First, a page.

Color Changing Playing Cards: Card Magic In Your Hands | Elisav Bizau | Skillshare

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Color Changing Playing Cards: Card Magic In Your Hands

teacher avatar Elisav Bizau, Close Up Magician, Cardist, Creator

Watch this class and thousands more

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Taught by industry leaders & working professionals
Topics include illustration, design, photography, and more

Watch this class and thousands more

Get unlimited access to every class
Taught by industry leaders & working professionals
Topics include illustration, design, photography, and more

Lessons in This Class

    • 1.

      1. Introduction and Performances


    • 2.

      2. Erdnase Change


    • 3.

      3. Shake Change


    • 4.

      4. Blink Color Change


    • 5.

      5. Slipper Change


    • 6.

      6. The DL Change


    • 7.

      7. Wind Change 1 & 2


    • 8.

      8. Ending Words


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About This Class

Color changes are sleight of hand techniques that allow you to visually and magically transform a playing card in front of the spectator. With these techniques you will be able not only to change the color of a card, but to also vanish and produce cards. From my point of view, color changes are the closest thing you can get to real magic.

In this course we're going to look at 7 different and unique color changing techniques, from beginner level to more advanced, that will allow you to secretly transform a playing card into another. 

Everything is explained in such a way that if you've never performed color changes before or done any sleight of hand, you'll be able to pick up a deck of cards and follow step by step. I make sure to talk about hand positioning, grip, pressure, strength used in each finger as well as more advanced concepts such as angles, speed or naturalness.

We will also be going over what you can do after you've learned these beautiful techniques.

Enrol now and let me know what you think. I can’t wait to see your projects, gang!

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Mechanics Grip:

The Swing Cut:

History of Close up Magic:

- - - - - - - - - - Credits - - - - - - - - -

The Erdnase Change by S.W. Erdnase with subtlety by Juan Tamariz

The DL Change by Elisav Bizau

Blink Change by Elisav Bizau

Slipper Change by Elisav Bizau (credits to Noel Heath)

Wave Change by Elisav Bizau (credits to Harry Levine for "The Hurricane Change")

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Meet Your Teacher

Teacher Profile Image

Elisav Bizau

Close Up Magician, Cardist, Creator


Yo, my name's Biz and I love magic, cardistry and breathing. Breathing is the best, isn't it?

I've been practicing, playing and studying to become a magician for over 13 years now. I have had shows and lectures in Paris, Stockholm, London, Bratislava and Madrid, sharing with other magicians and enthusiasts my ideas and creations. I have been publishing original material since I was 15. Have worked with companies from Europe and USA (such as PenguinMagic, VanishingInc, Theory11 and more).

From 365 Drawings a Day and 10.000 verses in a month, to 365 Hours of Magic, I love creating projects that test the limits of my creativity and dedication. Born in Baia Mare, ever since I was 17 I have been traveling around Europe teaching card magic to other magicians. I believe that peo... See full profile

Level: All Levels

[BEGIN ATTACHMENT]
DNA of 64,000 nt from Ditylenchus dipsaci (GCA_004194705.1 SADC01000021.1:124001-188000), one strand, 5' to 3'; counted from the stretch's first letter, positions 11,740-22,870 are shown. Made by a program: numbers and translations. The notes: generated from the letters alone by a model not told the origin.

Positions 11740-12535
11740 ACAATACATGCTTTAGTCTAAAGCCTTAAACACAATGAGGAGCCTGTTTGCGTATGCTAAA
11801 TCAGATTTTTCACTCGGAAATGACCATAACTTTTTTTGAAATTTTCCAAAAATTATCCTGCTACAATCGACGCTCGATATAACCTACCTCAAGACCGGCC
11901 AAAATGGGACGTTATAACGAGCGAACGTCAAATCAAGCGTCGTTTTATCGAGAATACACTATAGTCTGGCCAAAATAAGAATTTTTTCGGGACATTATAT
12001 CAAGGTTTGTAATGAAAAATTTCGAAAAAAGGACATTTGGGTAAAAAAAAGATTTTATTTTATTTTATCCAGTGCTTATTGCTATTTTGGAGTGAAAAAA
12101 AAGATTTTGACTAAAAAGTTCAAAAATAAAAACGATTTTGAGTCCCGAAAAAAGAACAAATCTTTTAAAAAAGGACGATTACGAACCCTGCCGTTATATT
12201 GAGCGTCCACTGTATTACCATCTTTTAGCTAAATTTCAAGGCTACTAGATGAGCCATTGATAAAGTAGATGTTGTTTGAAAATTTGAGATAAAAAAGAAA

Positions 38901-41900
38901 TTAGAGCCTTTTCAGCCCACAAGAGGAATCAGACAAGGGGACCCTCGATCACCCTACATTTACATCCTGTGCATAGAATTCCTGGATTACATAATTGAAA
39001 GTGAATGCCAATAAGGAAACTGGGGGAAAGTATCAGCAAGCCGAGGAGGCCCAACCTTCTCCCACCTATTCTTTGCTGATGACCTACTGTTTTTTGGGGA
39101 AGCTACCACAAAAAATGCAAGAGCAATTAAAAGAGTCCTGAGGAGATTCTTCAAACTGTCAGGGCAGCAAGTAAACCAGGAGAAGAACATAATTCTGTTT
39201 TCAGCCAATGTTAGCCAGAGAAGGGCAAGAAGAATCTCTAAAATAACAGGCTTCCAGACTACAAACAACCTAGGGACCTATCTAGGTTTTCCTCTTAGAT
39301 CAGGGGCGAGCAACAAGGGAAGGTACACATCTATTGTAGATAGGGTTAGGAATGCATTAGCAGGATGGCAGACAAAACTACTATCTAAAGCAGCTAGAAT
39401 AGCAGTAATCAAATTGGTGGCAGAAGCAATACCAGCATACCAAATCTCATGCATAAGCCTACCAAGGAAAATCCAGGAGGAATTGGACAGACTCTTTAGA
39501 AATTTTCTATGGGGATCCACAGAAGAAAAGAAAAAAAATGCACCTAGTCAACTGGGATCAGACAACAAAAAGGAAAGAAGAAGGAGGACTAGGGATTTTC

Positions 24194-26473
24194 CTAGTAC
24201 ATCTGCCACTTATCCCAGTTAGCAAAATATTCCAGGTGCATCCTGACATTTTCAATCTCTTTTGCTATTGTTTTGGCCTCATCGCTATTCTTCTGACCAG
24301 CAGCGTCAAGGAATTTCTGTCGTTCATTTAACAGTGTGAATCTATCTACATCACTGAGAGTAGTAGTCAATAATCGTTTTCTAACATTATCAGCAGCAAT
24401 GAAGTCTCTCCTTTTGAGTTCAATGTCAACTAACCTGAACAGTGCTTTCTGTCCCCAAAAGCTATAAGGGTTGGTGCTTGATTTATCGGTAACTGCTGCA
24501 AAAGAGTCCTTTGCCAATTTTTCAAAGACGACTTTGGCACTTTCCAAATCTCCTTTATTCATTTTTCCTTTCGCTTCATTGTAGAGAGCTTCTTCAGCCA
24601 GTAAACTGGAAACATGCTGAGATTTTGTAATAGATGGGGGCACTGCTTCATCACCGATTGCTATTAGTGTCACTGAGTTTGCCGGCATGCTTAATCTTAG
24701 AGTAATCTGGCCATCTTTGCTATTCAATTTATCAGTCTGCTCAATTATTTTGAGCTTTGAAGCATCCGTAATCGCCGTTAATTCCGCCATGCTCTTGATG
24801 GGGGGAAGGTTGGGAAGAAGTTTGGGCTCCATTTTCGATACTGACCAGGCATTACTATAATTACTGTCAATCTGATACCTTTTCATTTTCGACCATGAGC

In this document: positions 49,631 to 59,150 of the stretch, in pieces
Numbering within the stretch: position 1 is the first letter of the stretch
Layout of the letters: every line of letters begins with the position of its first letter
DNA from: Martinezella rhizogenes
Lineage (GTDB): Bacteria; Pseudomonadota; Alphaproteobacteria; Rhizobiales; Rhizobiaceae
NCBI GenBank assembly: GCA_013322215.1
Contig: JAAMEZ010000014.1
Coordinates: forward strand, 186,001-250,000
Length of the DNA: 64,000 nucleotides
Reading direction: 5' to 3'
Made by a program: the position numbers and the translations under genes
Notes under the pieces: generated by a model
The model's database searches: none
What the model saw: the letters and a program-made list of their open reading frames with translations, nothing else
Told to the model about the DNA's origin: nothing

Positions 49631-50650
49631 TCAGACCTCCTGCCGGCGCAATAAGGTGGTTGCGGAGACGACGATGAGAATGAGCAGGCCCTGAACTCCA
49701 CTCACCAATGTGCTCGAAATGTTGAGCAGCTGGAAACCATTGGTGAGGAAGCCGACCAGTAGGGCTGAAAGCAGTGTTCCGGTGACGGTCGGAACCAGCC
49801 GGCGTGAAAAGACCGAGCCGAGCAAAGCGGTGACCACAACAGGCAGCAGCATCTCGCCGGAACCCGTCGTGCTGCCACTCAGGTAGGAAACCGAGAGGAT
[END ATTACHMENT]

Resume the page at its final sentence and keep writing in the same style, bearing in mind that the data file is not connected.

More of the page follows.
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1. 1. Introduction and Performances: Hi guys, My name is based and I've been a card magician for the past 11 years, creating and mastering sleight of hand to the point of obsession. Honestly, I'm so passionate about this art form that I really wanted to take the time to pass it on to those for one to be passionate as well. In this course, we're going to be looking at seven different core techniques in which one chord changes magically into another one. It's a beautiful and visual technique which when learned, it really pumps up your card game. And not only that, but it's really cool to know by itself, because once you learn some principle techniques, you can start applying it into other areas and actually can change one pennant war pencil credit card into a playing card and so on and so forth. Each color changes. This course is taught in such a way that if you've never touched the deck before or you haven't learned a more advanced color change technique. I will make sure that you understand fully everything that I am doing. I will be talking about the hand positioning of be talking about the pressure each figure does when the color change happens. I will show you the color change from different points of view so that you understand what every finger does. So grab a deck of cards and let's start looking into the art of color changing. Hi. 2. 2. Erdnase Change: For the following color change, we're going to be using a double lift. Now there are various ways in which you can do a double lift. You can do it by pushing two cards using your thumb. You can do it by picking up two cards using your index. You can do it in the most simple ways to push one chord and then still using your thumb, push the next card. And after which you pull both chords and get a pinky break beneath it. Now, if you're not accustomed with the top-left and would like to learn more about it. There are various materials which you can look into to learn this beautiful move. But I'm sure if you're watching this color changes, you probably know how to do. Basic top-left is not. So we have the pinky break at this point. And we're going to turn the chord. And what's going to happen here is we're going to use our thumbs to pull the cord towards ourselves while we're turning the cord. So this is what's actually happening. The scarred over here is going to be blocked by the palm of your hand coming above the chords. So let's not get ahead of ourselves and just go back to this double or gripping it. And notice how I'm gripping and I have the middle finger underneath the pink, the index finger at the right corner, and then a thumb on top. So I'm gripping it over here and I'm only pulling the cord towards myself when I'm almost at the point of turning to the two completely. So when I'm over here, I'm going to pull the cord towards myself and flip them and at the same time come and cover the court. Now, you can also keep your hand over there, but I don't advise is to just stay here and talk about the chord because it feels a bit on natural. As such, you come over the cord until things are going to happen here, you're gonna move your pinky underneath the card and contact the back of the card with your nail. Now because the nail has a smooth surface, when we press on the cord, we're going to be pressing with our right hand. And I'm going to show you with this finger when we press on the court and start going on it, you see, because it's contacting the nail, it's very, very easy to pull the cord and go forward. So we're going to do this, but contact the court using this part of our hand, the bottom part of our pond. So we have the nail over here on the back. We start pulling the cord towards ourselves in this way, in C, so it's going on the nail and then we can start moving this on the deck itself. We don't have to hold the nail over there all the time. We can start pulling it on the deck. And then whenever we want, we just dropped the chord on top of the cords and square root of using the fingers from our left hand is very important when you do square root. It doesn't just stay there because you might flash it at the pips and such when you drop it on top, what I do is I come with the fingers from the right side, from above and a really square root of this way we have a really nice and neat change. So once more, we execute a double. We grip the card, we pull it. At this point, we pull the cord towards ourselves. Quite a healthy distance as you can see, but not have the card. So an inch. Then we move our Pinky's underneath, start pulling the cord towards ourselves. It was like that. As you can see, my my hand right now encountered some difficulties in pulling the cord. And this happened because of two reasons. One, I was pressing weight too hard on the chord and this chord not, not to move because I was pressing so heart. And the second thing might palm was a bit dry. And when your palm is a bit dry, it doesn't have that that sweat on it. It won't stick to the court. And this might also cause for the court not to come your way as such. What I what I do if I feel I don't have I don't have a big moisturized hands. Rub them together, and then they create some heat and they become more moisturized. So we have the pink is over there. We casually pull the cord out, sliding it on the nail. Then we move the slide on the side of the deck. And then over here I like to come to the right and then drop it over there and square the deck at the same time. And that guys is the Ernie's with a twist. Actually more like put a subtlety. Now twist. 3. 3. Shake Change: For the shape change, we're going to push two cars towards the right, take the top card while getting a pinky break beneath the second card and turn this card face up. Right now we have a pinky break beneath two cores that are back-to-back. We're going to grip this two chords with our thumb on the bottom. Now ring finger at the top side and lift these two chords. So we have the seven and the 308. What's going to happen as we're going to use our index finger to turn these two curves around. And this is what will create the color change. So what I want you to do is hold these two chords as such and try spinning it around. For me, it's become very natural to have a certain pressure between my fingers so that I can allow the courts to turn smoothly without separating. So it's very essential for the scholar change. You play around with the pressure between your thumb and middle finger so that you figure out what is the appropriate pressure so that the two cores can easily be turned around. And it becomes natural for you to just keep them and then be able to do the change at full speed. So this is the first thing that you have to do, you know, keep them here and just keep doing this turn on and on and on. Obviously can regroup and do it again. Once you have this turned, once you have this mastered, what she can do is start giving it this motion of shaking, and then you do it slowly. Do it slowly at first they can do two things at the same time. You're doing the change when you're going forward and then completing it when you come back. And this is what will give the instant change to the color change. Now, maybe you're not really comfortable with the fact that this finger is going to reach to the side so that it will turn the two chords. What you can do to eliminate the fingers stretching out is to use your ring finger to push down on the corner of the chord so that it will come exactly where the index finger is. And then you can complete the turn. So you push with your ring finger and then you complete the term ring finger, and then you complete the term. So either one of these two methods is good. Just try and see, look in a mirror, film yourself and see which ones you like more. And then once you have it mastered, perform these two color changes for your friends and ask for a pin opinions. You know, we can do it to a best friend, you can do it to your mom, you can do to anybody and see which ones is actually much less visible, less visible. So play around with that. Master it. And I'm sure you guys will have a lot of fun doing it. 4. 4. Blink Color Change : This one is a very easy but visual color change that you can do in an instant. And it works like this. Or you're actually doing as you're gripping two chords which are back-to-back as such. And then you're turning the two facing the spectator. I'm going to do it from this point of view so you can see what's happening. I'm gripping it here and then I'm just turning it around. So for the spectator, it looks like a visual color change. For us. We are literally just always looking at the ace of spades and then pulling it down. But from the front view for the spectator, it looks like a visual color change. Now, the way that we get into the scholar change is by pushing two chords. Then we're gonna take the top card and pull the other chord back onto the deck, keeping a pinky break beneath it. We're going to turn the top card face up. And then this pinky break is the space where we're going to insert or index finger underneath. And then our thumb on top. And we're going to grip the two chords is one. From this point, we're just gonna do this wiping motion. You see? We're just pulling it down on the deck and then releasing it to reveal the change of the court. Just brushing it along the top of the deck. So just practice this index underneath thumb on top and just brush it towards the spectator. And then when you come back, this is complete the turn and leave the card on top and in completely clean for the spectator to examine the card. If you want, you can grip three cards and you execute the change. And then you can instantly go into a double if change or just robbing the cord and it changes. Or it can go into an earnest change. We can do any of the other color changes that we're going to learn in this course. There isn't much else to talk about the blink change. Just that if you do notice that when you're doing the change, the courts are not actually sticking together. I just did a double by mistake. Then what you need to do is to grip higher the court since matters the corner, but more towards the center so that when you do it, you'll get less of a flake. But the change will happen and the courts will not separate C, it's less of a flake. Then when we do it like this and the court bounces back and forth. So we're just over here, the core changes and then we put it back. And that is the blink change. 5. 5. Slipper Change: For this color change, we're going to be executing a double lift, which is going to push two cards, put them in the front as such, and then we're going to push them back. And at the same time as you notice, we're going to keep a bit of pressure from the thumb so that the cord is arched a bit upwards and we can get a pinky break. At this point, what's going to happen is the pinky is curled a bit inside of this space. And by having the thumb on top of the chord, we're going to relax the pinky towards the right. And the court underneath is going to come towards the right. You see? And then I can just pull the cord and drop r1A to execute a color change. So getting this position where we have a pinky break, you can do it by the method that I've explained where you have it over here and push it so you get the pinky break. Or you can just get two chords, turn them like this, and then put them on top already, keeping a pinky break. Then you have the pinky curled underneath the two chords. Move the thumb on top of the card and then extend the pinky finger. Just do this casually. You don't need to apply a lot of pressure either from the thumb and the pinky. The thumb is just resting here on top of the deck so that it makes sure the Joker doesn't move. But it's now really pressing down, nor is the pinky pressing up. It's sort of a bit maybe pulling on the card, but that is pretty much it enough for the court to come outside. Now, obviously, when you're doing this, your right hand is above blocking the view of the spectator so that they cannot see you're going to steal the card. What you're gonna do is you're gonna use your pinky to contact the outer right corner of the card. And then the inner right corner is going to contact the lower bottom of your palm. And then the base of your DOM is going to come and contact the inner left corner of the chord. And then you're going to have the court pond in a classic palm position. So we're over here. You come over the cord, you already start executing the Porsche. You still the card, and then you drop it on top. And that is pretty much the change. From here on. You can play around with the motions of how you still the cord and how you make the magical gesture, even still it and slap the card like this. That is visual and sound full way of changing card, boom, and the is changes. Or you can start playing around with what you do with the stone and coin. For example, what you can do is get a pinky break beneath the second chord, but only turn one chord. Then as you steal the chord underneath, you can execute a vanish. This is something that I love doing. Just pawn in the chord underneath. And then you pretending to pick the top card dot and show that it has vanished. Another thing that you can do is let's say for example, you would have the two tenths, right? And you want to produce one and then the other one. So you would turn the first one over until the spectator that they're going to help you find the broader it's broken. So you still the other ten. And then you can just come underneath the palm and produce the other 10. Or you can take it from your pocket. Or it can even use this to vanish. Give a cut through the deck, and then show that inside one of the tens has found his brother. So there are very many ways in which you can use this, since it's a steal. That ends up with you having a court pond. And the top chord provides cover. So you can even have these two chords on top. You can get a score card from spectator, put it on top, and then still the court from underneath and hold it over here. So play around with the method at first, make sure that you know how to execute it. And then you can start experimenting to see what you can do with it. 6. 6. The DL Change: For this color change, we're going to be using a double lift, but it's not going to be a complete one as we're not going to turn the card and show it as a double. But what we're gonna do is we're going to grip the double as such. And then we're going to drag the top card into classic palm and our right hand while we flip the chord that is underneath on top. And we still the other one in our palms so that we can change it. So I'm going to show you this color change from the other point of view so that you can see what is actually happening from the back. You see I am flipping it over here. And then my fingers are holding onto the top chord so that my left hand, in this occasion, my left hand, can drag the card and then pawn it and then drop it. You see? So that is what's actually happening with my left fingers when I'm turning the card over. So what I want you to do is to grab two chords with your ring finger underneath index finger on the corner, and thumb on top told him towards the right. And then similar to the earnest change when you would flip the two and then pull the cord inside. We're not going to release that cord and pull it towards ourselves, but rather we're going to contact the face of the chord with all left fingers over here. And you see the cord is going to come on top of the deck. And at the same time, we're going to steal this chord into palm. And the way that we do that still is by contacting the inner right corner of the chord with the base of our right hand thumb. So we grip the court as such, and then we come at the base of our thumb and contact that corner. So the court is actually sitting in this position over here. Then when we're going to turn the double over and we're going to contact the face of the card. We're gonna release from our thumb and middle finger. Everything else is just going to flip and we're going to close our fingers over the cord and steal it. So let me show you again from the other point of view what is happening. We take a double, we grip it, contact the corner. And then from over here, I'm going to contact the face. And by pulling the cart continuously, you see that it will go down and it will allow me to palm it into classic porn because I'm holding this chord on top. I am holding this chord between the base of my thumb and the index finger. One thing that will help you facilitate the steel as your right thumb, which will pull slightly together with the rest of your fingers on the card upwards. And see I'm just slightly pulling upwards and then continuing the steel. So this entire thing happens in a wave. You're just flipping, stealing, dropping. And similar to the earnings change as before, when you're dropping the chord, you're dropping it and then you're squaring it up many times we will square by itself. But if it doesn't, just make sure that you square it up. And there we go. That is pretty much the change. Once you master it, you can start doing it as a steel as well, where you showed the ten of hearts, then you still the card and you can do other things. But honestly I don't use it as a steel. I just believe it's so powerful as a color change that you can use other things to still the card for. But this is the change itself. I hope you guys enjoy it. You can start playing around with having three chords. And when you flip it over here, you are just keeping the top chord and then you're dropping the other two on top. So now you're in perfect position to actually execute that change that we talked about with your kidneys, where you're going to take. My dry hand is really not helpful right now. Where you take the bottom chord and then you change it. So you have a double change. And many of the color changes that you're going to learn in this course are going to be really great for putting together head to head. So guys, that's pretty much it. And now we can move on. 7. 7. Wind Change 1 & 2: In the following color change, we're going to steal the top card deck into a classic pomp. And it looks like this. We have two chords now on top of the deck. And then when we wave our hands over the top chord, we're going to instantly still it into classic pop. Now, we do this by contacting the outer left and the inner left corner of the chord with our index and base of our thumb. If you take a chord and you put it directly into palm position, you're going to notice a point at the base of your thumb where the card contacts, and this is exactly the point that we're going to use to steal the card from the top of the deck. Then you're going to notice that the core touches the second part of our index finger. We're not going to steal it with this. We're rather going to seal it with the tip of our finger. And what happens is we're steaming the court with the tip. And then the rest of the chords are palming the cord. You see the pinky fingers, the main actor here. So it can tax the corner, it flexes the hand, and then I can extend my index finger and the court is instantly pond into classic palm position. So this is what I want you to do. I want you to have two chords on top of the deck. Then the deck a bit inwards so that it's easier for you to palm the card and then just come above the chords and try and steal that one card. You do this by contacting the corners, moving the court a bit towards the left, and then flexing your index finger. I am doing it much faster, but that's exactly what's happening. I'm contacting the deck amount, just contact in one corner and contact in the entire deck. But when I'm moving, only one chord moves because I am only applying a pressure just slightly C and only one card is hold when I'm applying just a bit of pressure. Obviously, I can pour more. I can pound the entire deck if I want. And then you can go like this because I'm applying pleasure with more of my finger. You see? And this is what's nice about this, that you can actually use it to call more Court. When you come from above, you just want a bit to touch the deck, move that chord, and then instantly go into the position of the classic Paul. Now, when you've mastered picking up that one card, you don't want to just keep your left hand still and just come with the right hand, the ball and still the card because that's obviously, it looks exactly like what you're doing. You're just taking that card like this. What you wanna do is you want to mask this by moving your hands together and then dropping the card on top of the deck. So you're moving the hands together and then you're dropping. See, I'm moving the hands as if they're in a dance. None of them are staying static. Both of them are moving. And it's through this movement that the action of picking up is in veiled. And as such, the spectator does not see that I'm taking the chord C now actually to both cards. And you have a vanish when you do that. So you're just doing this. And you see I have a motion of going rightwards, leftwards and then back, going right, left and back. Boom, boom, and boom. And then you have the color change. So play around with this motion and see what you like best. But this is the one that I've noticed that works and you can just do the color change back and forth and it looks beautiful. Now, obviously, there are more ways of doing this color change which can make you end up clean and ending up clean for foreign magician means that you don't have two chords on top of the day. Now what I'm going to show you is not actually ending clean, but what you can do is you can actually show the chord at the end. You see I can show this card to be a single chord. And many times people will say, Yeah, but you have it underneath and you can just show them that it's just one coin. But now the other card is in the center of the deck face up, which is not technically three because you're going to have to go through the course and pick it up. Or because of the natural bend of the card, you can just cut at exactly that position and turn the card. So let's do this one's more. We pond the top chord. Then as we come towards the deck, we're going to relax or pinky finger and just insert the card in the deck. That's pretty much all that's happening. I'm relaxing the grip for my pinky finger and this creates an opening between my palm and the card. And I can just insert the card in the deck. So I'm coming over here, insert the card in the deck. I am releasing slowly from all of my fingers except the base of my thumb and index. Finally, when I get close to the deck and can relieve from my index and continue the motion to square the cord inside the deck. I think I've gone a bit too further away to start teaching you guys that because I feel some of you might actually have a problem with ditching the card on top. Now, the way that I ditched the card on top is by contacting the front side of the deck with my fingers. You see I'm coming from above. I haven't finished the card yet. I am only ditching it when the court is on top of the deck and my fingers are contacting the front side. And then I can just drop it and continue my wiping motion. See I'm just gently touching the top side of the deck. And this creates this beautiful square up. I don't have to do anything else, just do that and see. And another thing that is happening as the base of my thumb is actually contacting the corner of the deck. And like this, I'm making sure that the card will stay in perfect position. Over here. Contact the inner left corner, dropped the cord, and at the same time I think he is at the corner of the deck. So that chord is 100% squared up with the rest of the cards. When you come in this position, you're just going to grip the two as one and turn them face down. And you have finished the color change. Obviously, you can do this as a poem as well, where you're just stealing the top card. When you are stealing the top chord as a poem, it doesn't work anymore to just wave your hand and then come back because it looks a bit fishy there, just waving your hand and then you come back. Obviously, somebody is going to think that you you've done something even if they don't know what you've done. So it's very, it's much more wise to cover this action while you're doing something. So maybe you're checking for your watch the time. Maybe you're going towards a pen on the table. I drop the card on the floor and we're going towards the pen on the table. Maybe you're picking your coming close to the hands so that you can do a false, you could do an actual shuffle. I'm just so used to doing fall shuffles. So mascot inside of a gesture and then the palm will go unnoticed. That's when you're doing a poem. When you're doing a color change, you don't necessarily need to do that as the motion itself is motivating the change. One change. And then when you come back the second change, definitely not between the two of hearts and for diamonds gets, get coarser of the more visible like these two. Wave 1's change with back, another change. We can wave once and then when you come back, when you come back, you clean up and you can show the card and then you turn around and clean up. And that guys is the wind change. 8. 8. Ending Words: So now that you know how to do this color changes, it's up to you how you use them. You can put them inside of a video because they're so visual, they're really stand alone. It can just make a video of a nice color change and that's it. It look great on Tik Tok, you look great on Instagram grid on Facebook. It'll greater, sends a message to a friend, you know. But if you want to put it into a magical effect, you have to think about when is the right moment to do a color change. And the best moment for color changes doesn't reveal at the end of an effect where you take the color, the chord, the next chord, say our tennis clubs is neither card. You just blow on it. Then you show that the court has changed. It's really impactful. And when you do it is beautiful because the spectator does not expected. But if you choose to pour it in the middle of the fact, then you have quite something interesting because you gotta think about what you're doing after. So if you're producing the four aces or if you're producing four different chords of force selected spectators as perfect. But you can also use this as a vanish. Something that is can be used as a color change can work. So work as a vantage. It can also work as a production. We're just palming the card and you put it on top of the deck. And then the chord appears most beautiful about color changes as that. You can do it once. And then if you master it, you can do it twice. Repeat the same thing, one after the other. You can do it three times. You can challenge yourself. And this is why I really like about changes, is that I can really feel like athlete where I'm putting myself challenges to do something. And by conquering those challenges, I really do feel so much cooler. Honestly, that's it. I could I could lie to you guys, you know, but if you are so much cooler because I can do and I couldn't do them before, but I can do now. And that's a great feeling to have. So I want you guys to challenge yourselves to not only mastered the color changes, but take them out of their comfort zone and do something different with them. You know? So for this course, we're going to be looking at a project that is a bit difference. I want you guys to check out the project that I got from a store in the description. And I know it's weird to film yourself and put yourself out there for people to critique and look. But honestly, inner-party going to say anything. We're all in the same, same boat. We're all trying to learn here. So if you have the courage to film yourself and put yourself in the project, I'll be 10 times more happy than I usually I'm in the morning because I'll see that message from you. Somebody went through the entire process and posted it. And I'm going to look at it and tell you everything that you need to know if there's something you're missing or I'm going to really feel happy and show you my excitement. And then we can just jam about it. If you have an issue with anything regarding any of the changes, you can post it in the project as well. So guys, we've come at the end of this Skillshare course. I'm very happy. I'm very happy that you've chosen to learn these moves because honestly I'm in love with them. You know, I'm in love with them. I created them. So obviously I'm in love with them. And as a thank you to you about in front of the student versus taken time out of their day to look into these moves. And I hope you guys have a lot of fun with it because I love them. I love the moves that have a lot of fun with it. So I really think that other people might be able to have fun with them as well. You know, my name is base. Very happy to see they've chosen to spend some time and learn about the art of color changing. I'll see you guys in the next course.